How to give military kids a fighting chance at a good educationNovember 1, 2018 | :
by John Kline & Christi Ham
Students who come from military families experience unique challenges throughout their educational career. These children will transfer an average of six to nine times from the time they start kindergarten until they graduate high school. The frequent moves and the added stress of having a parent deployed to a war zone can be very disruptive to academic progress, especially when students transfer across state lines and find they are either ahead of or behind their new classmates.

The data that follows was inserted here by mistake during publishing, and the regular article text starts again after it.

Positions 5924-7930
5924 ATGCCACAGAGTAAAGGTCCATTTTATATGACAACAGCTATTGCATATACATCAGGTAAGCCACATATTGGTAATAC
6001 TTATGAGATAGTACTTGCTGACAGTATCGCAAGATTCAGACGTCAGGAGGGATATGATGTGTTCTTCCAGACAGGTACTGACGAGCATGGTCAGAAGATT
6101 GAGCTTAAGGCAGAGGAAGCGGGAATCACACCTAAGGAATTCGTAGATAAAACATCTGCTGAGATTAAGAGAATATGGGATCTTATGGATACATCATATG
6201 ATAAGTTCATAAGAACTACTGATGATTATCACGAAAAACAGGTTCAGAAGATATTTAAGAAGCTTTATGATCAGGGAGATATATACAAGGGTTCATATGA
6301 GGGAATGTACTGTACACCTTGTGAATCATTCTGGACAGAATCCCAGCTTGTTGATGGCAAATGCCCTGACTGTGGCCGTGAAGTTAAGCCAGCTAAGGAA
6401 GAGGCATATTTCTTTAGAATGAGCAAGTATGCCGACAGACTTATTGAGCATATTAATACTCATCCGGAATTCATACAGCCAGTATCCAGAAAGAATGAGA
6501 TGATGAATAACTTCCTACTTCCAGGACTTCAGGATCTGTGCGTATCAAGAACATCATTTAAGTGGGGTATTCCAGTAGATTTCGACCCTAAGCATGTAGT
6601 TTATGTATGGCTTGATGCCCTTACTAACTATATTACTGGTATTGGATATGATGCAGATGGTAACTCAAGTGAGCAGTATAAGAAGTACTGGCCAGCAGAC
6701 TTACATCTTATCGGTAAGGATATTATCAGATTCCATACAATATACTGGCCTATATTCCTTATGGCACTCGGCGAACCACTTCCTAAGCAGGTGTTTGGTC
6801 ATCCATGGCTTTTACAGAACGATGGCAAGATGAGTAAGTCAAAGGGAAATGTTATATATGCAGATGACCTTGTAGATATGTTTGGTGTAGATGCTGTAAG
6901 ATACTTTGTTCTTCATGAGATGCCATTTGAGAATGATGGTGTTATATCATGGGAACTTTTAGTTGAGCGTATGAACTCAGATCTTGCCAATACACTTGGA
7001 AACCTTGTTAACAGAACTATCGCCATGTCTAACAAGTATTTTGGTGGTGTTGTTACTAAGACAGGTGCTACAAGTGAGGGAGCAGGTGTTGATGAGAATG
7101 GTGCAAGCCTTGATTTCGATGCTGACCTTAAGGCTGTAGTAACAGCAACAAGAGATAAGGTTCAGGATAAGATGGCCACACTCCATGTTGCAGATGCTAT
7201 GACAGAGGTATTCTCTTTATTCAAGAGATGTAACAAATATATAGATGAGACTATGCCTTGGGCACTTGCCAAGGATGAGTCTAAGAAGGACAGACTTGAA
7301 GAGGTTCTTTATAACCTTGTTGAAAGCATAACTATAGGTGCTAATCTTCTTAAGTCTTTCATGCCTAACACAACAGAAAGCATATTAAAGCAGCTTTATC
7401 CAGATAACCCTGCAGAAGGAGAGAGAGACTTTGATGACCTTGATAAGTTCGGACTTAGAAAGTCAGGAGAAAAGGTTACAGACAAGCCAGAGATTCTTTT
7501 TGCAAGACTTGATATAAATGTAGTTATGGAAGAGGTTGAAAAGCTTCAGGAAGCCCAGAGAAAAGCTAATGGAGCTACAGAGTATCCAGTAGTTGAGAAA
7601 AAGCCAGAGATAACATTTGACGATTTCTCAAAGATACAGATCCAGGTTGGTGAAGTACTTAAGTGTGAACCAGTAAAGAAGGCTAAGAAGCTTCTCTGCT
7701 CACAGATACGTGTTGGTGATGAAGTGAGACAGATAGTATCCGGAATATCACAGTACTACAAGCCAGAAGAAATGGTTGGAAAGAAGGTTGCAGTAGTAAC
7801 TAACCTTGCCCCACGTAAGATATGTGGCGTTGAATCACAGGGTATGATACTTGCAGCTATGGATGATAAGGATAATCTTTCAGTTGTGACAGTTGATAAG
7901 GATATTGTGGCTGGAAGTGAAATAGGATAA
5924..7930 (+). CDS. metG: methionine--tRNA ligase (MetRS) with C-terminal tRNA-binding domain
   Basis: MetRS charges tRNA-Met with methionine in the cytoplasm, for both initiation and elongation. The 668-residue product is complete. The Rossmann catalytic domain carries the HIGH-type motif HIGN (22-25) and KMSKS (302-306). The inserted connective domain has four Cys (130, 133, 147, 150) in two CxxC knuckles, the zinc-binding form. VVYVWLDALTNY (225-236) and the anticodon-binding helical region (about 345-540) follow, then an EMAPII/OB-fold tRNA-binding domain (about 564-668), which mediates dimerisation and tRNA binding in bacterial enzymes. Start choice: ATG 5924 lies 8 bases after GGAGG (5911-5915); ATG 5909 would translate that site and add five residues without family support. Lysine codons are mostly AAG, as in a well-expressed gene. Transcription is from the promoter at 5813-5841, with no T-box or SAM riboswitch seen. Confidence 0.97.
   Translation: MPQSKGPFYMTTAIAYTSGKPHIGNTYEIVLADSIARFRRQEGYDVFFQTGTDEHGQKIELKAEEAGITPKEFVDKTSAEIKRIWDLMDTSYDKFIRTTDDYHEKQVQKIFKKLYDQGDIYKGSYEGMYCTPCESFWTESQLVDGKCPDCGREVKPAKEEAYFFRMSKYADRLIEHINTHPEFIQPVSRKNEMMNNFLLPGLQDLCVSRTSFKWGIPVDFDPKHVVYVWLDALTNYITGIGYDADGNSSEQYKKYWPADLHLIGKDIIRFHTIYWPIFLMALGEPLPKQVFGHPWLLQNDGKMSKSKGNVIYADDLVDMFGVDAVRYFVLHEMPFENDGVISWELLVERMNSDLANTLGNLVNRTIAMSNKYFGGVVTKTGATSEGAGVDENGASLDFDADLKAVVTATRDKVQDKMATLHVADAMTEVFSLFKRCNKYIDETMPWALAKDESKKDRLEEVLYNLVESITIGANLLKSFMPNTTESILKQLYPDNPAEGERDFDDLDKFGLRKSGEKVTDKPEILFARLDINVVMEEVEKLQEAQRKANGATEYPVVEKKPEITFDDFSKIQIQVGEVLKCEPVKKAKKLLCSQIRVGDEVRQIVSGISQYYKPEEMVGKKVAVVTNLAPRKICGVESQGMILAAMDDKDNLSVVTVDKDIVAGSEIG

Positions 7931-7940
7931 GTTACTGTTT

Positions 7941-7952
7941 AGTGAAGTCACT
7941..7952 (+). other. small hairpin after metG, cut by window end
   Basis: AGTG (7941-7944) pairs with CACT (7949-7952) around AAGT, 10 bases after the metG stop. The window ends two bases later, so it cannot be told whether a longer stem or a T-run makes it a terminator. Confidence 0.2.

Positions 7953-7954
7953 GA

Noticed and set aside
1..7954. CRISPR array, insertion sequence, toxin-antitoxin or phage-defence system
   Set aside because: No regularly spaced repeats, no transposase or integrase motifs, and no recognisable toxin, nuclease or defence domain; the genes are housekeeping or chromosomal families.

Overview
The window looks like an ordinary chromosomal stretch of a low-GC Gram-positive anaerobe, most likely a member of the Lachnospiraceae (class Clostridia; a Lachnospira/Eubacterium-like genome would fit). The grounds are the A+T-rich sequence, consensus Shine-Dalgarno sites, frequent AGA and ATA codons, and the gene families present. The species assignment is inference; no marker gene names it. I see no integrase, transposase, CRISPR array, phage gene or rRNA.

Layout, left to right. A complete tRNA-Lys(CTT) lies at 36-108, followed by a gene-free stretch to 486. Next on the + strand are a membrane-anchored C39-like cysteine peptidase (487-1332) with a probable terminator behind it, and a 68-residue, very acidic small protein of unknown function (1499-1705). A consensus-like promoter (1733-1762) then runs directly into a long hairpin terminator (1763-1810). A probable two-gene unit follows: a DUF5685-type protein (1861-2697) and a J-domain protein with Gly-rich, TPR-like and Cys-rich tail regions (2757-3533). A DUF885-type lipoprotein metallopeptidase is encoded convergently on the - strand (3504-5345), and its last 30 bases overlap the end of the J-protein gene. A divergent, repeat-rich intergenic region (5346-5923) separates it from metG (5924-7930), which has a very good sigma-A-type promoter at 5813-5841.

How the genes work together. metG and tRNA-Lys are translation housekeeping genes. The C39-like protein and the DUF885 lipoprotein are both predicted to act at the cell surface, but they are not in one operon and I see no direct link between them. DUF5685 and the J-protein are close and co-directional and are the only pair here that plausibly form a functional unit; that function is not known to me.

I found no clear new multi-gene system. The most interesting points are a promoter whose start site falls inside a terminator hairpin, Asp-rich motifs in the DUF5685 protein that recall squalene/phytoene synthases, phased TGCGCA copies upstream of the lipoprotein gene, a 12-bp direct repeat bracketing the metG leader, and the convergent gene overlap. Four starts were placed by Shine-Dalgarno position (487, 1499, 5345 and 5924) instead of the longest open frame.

A new report released last month from the Lexington Institute looks at how schools and districts serving large military populations are using some form of a Military Student Identifier (MSI) to ensure a high-quality education for military-connected children. The report identifies best practices that can be adopted by others looking to improve how they serve the families of soldiers, sailors, Marines, and airmen and women. There are about 1.2 million children with at least one parent who either serves in the military or is closely connected to the military, such as a U.S. Department of Defense contractor. According to the report, about 200,000 students transition each year to new schools.